Q lives on the corner, and can park to the front or the side of her property. She parks, like I would in her situation, to the side. She, like us, also happens to have a 2-car garage, but unlike us, does not use it much, even though it is a really good idea. As much as I do not believe society is falling apart, there are a few knuckleheads around here who like to squeal and slide all over this neighborhood, without regard to road signs, parked cars, or people. And in recent months, I've seen the demolition of many vehicles, several of them parked nicely alongside the home where their owner lives. Q has a garage. She should use it. It just makes sense. Also, I know (for a fact) that she knows that our neighborhood has its share of rental units, with multiple families living within one structure: it's a nice gesture to get her car off the street so that someone else can park close to home.
She sees things differently than I do, and I suppose it takes all types to make the world go round. She doesn't have to use her garage, even though it's a good idea. And in her Alternate Universe, she can believe that she owns the street alongside her house, but in the Real Universe, she doesn't. Despite this, she makes it clear to anyone parking alongside her house that he or she is absolutely not welcome to do so. It is HER spot, dammit, and that is that. Most of our neighbors have had some kind of run-in with her, and would prefer to not have another, so most of the time, the LONG two-car spot alongside her house is vacant, or filled with her car (parked in a way another vehicle cannot park in front or behind her).
Recently, I was visiting my sister, and got home around 4:30 in the afternoon. Glen got in about 5 minutes before I did, and decided to wait on the porch for me. As I pulled up alongside our house (I had parcels to bring inside), I saw our other neighbors — I'll call them A and R (A is elderly father, R is 30-to-40-something daughter) — were having heated words with Q. Apparently, R had JUST been discharged from the hospital after abdominal surgery (and even had hospital flowers in her arms), and her father, A, had heart surgery a few months ago, and was/is still moving slow. They had no place to park near their house, except near Q's house. Q's house is roughly catercorner to A and R's home. A, the concerned dad, didn't want R to have to walk far. And I cannot imagine that he, in his condition, would want a long walk either, but I'm sure he was thinking of his daughter first on that particular day.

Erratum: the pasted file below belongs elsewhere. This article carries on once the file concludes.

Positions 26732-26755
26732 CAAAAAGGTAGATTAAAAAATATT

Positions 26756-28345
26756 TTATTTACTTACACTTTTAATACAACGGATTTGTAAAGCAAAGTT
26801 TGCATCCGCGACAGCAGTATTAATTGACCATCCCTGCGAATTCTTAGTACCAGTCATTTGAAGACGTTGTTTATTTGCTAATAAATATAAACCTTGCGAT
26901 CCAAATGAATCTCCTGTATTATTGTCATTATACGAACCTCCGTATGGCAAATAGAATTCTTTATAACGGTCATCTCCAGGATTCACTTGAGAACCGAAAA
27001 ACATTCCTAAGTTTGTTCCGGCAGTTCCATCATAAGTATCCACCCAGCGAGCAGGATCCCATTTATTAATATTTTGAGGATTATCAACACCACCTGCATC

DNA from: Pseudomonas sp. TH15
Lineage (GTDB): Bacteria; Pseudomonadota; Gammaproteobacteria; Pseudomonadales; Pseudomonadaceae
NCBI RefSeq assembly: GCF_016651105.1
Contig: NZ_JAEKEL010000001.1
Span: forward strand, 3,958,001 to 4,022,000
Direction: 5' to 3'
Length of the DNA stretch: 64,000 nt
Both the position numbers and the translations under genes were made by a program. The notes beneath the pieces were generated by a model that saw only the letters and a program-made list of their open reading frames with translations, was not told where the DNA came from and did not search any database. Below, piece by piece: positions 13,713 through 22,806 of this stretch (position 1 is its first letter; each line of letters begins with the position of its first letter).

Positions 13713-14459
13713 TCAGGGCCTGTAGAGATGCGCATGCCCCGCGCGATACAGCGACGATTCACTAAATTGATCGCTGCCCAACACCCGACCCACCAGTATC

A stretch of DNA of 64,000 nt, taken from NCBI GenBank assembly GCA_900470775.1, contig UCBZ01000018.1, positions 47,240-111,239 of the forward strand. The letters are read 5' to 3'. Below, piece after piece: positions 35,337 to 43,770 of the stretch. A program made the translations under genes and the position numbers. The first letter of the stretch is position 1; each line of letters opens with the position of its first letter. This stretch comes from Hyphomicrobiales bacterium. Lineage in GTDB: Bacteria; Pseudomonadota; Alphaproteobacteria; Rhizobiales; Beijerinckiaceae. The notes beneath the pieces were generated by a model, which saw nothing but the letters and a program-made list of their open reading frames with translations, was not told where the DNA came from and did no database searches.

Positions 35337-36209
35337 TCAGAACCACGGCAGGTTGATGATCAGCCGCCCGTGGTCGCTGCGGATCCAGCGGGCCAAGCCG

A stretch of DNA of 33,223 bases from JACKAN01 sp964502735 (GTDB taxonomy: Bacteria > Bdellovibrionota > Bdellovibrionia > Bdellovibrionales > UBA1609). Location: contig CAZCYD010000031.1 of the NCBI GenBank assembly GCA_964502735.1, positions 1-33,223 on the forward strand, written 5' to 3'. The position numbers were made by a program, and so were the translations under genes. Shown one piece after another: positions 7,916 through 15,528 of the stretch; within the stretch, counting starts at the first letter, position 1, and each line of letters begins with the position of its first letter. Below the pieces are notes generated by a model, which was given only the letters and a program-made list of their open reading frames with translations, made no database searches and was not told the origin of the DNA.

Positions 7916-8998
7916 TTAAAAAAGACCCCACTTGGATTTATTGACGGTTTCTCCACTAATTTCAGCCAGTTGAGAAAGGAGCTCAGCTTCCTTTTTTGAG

Q also happened to be coming home, not from the hospital, or in an otherwise weakened state due to being elderly and having recently undergone heart surgery, but rather, just from work. She saw their car, and got so pissed off that she parked RIGHT on top of their bumper. She actually hit their car (not hard, but she made contact). She stormed inside her house, and A and R, dumbfounded, followed to find out why the hell she did that. Anyway, Q came back to the door, and didn't even listen to find out that R had just been released from the hospital, and A was weakened from surgery himself. She was on her way out to a Very Important Meeting and did not need someone in her spot. Despite the fact she had use of her own garage, plus a bit of roadside real estate on the side street behind A and R's car, PLUS, plenty of parking on the main street, Q told them to get the car off her corner. Or else — get this, it's pretty awesome — "I'll kick your ass, and the old man's too," she said to R, who had hospital flowers in her arms. A and R refused and walked toward home, shaking their heads. Q came back out of her house, got in her car and shouted at them that the car better be gone when she got home. She saw Glen on the sidewalk, and she said to Glen, "Did you see that? They parked on my corner and won't move." Glen was kind of stunned and looked about ready to acknowledge Q's comments, but Glen, a softy for old and injured people, saw A and R, limping home. Glen chose not to engage in conversation with Q. Over Q's car, Glen said to A, "Hey buddy, I don't own the street. You can park over here any time you want," gesturing to the stretch of road in front of our house. Q, enraged, sped off.
She doesn't seem to hate us yet, but I imagine our day of reckoning will come soon enough.
* PA is the bane of our existence, isn't it?
Parks and Re-election
4 days ago